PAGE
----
We are used to thinking that it takes a lot of energy to produce light. This time, we will see that even a small amount of the right kind of energy can give us some light.
This experiment will not work with the incandescent bulbs commonly used in lamps. They have a thin wire, called a filament, which has to get hot enough to glow to give you some light. That takes quite a bit of energy, and much of it is lost as heat.
This experiment came from researching an experiment on cooked vegetables. As I was boiling each vegetable sample, I had quite a bit of time to watch the water boil. If you have ever watched a pot of water boil, did you notice all the strange things the bubbles did? No? Then it is time to go back to the stove and boil some water.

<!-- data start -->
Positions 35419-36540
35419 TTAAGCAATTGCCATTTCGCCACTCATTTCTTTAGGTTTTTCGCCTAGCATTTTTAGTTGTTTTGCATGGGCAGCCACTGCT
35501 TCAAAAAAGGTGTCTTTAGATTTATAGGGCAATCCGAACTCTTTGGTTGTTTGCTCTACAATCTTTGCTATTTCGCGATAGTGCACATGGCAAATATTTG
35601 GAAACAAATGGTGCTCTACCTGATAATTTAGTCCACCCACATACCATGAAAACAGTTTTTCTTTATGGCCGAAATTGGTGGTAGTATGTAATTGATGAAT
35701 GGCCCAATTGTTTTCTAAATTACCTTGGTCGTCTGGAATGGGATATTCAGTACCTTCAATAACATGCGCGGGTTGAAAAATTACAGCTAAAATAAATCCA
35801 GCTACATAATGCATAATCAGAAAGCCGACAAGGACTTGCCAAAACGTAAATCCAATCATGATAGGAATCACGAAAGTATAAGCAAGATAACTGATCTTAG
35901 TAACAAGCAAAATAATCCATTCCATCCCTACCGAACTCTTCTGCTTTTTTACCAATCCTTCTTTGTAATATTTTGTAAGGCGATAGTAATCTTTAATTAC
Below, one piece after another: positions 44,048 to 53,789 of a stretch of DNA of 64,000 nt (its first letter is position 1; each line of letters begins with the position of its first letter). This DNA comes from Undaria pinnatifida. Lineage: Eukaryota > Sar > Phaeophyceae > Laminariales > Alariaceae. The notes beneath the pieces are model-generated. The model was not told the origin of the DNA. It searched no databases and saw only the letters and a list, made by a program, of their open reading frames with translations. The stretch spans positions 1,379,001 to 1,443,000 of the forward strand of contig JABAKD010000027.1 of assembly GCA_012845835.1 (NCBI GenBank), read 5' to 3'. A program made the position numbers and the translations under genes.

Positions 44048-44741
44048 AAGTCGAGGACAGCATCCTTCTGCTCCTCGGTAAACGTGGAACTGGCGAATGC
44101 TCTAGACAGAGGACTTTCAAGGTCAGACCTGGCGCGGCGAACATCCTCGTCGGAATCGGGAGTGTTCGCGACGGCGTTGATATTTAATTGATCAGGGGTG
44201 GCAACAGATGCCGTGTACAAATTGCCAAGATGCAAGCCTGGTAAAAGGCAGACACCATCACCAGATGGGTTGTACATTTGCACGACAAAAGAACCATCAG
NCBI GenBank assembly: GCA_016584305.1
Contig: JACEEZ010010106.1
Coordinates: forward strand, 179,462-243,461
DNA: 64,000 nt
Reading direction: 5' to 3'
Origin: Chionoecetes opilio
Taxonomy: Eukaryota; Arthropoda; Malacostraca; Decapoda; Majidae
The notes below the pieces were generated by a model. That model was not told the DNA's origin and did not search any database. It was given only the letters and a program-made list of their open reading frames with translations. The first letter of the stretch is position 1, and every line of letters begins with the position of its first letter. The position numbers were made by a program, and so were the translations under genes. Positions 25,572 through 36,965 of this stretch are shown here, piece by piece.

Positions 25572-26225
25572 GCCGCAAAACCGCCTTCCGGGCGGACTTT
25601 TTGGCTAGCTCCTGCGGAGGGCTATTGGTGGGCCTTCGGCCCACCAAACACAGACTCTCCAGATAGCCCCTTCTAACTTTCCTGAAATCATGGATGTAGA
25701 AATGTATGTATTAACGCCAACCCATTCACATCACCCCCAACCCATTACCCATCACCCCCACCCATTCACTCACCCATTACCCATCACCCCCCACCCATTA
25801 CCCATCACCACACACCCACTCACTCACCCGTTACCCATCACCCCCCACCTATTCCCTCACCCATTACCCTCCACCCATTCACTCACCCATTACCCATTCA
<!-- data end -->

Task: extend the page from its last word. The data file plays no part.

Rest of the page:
I collect books of science experiments, and it amazes me how many still teach the three states of matter. I thought that this time, we would look at the FOUR states of matter. (Actually, there are more states of matter, but these four are the common ones.)
Imagine that you are given a glass of water with a couple of ice cubes floating in it. You are given a string and told to pick up the ice cube with the string, without touching the glass, the ice, or the water with your fingers. Could you do it? Of course you could, if you knew the science.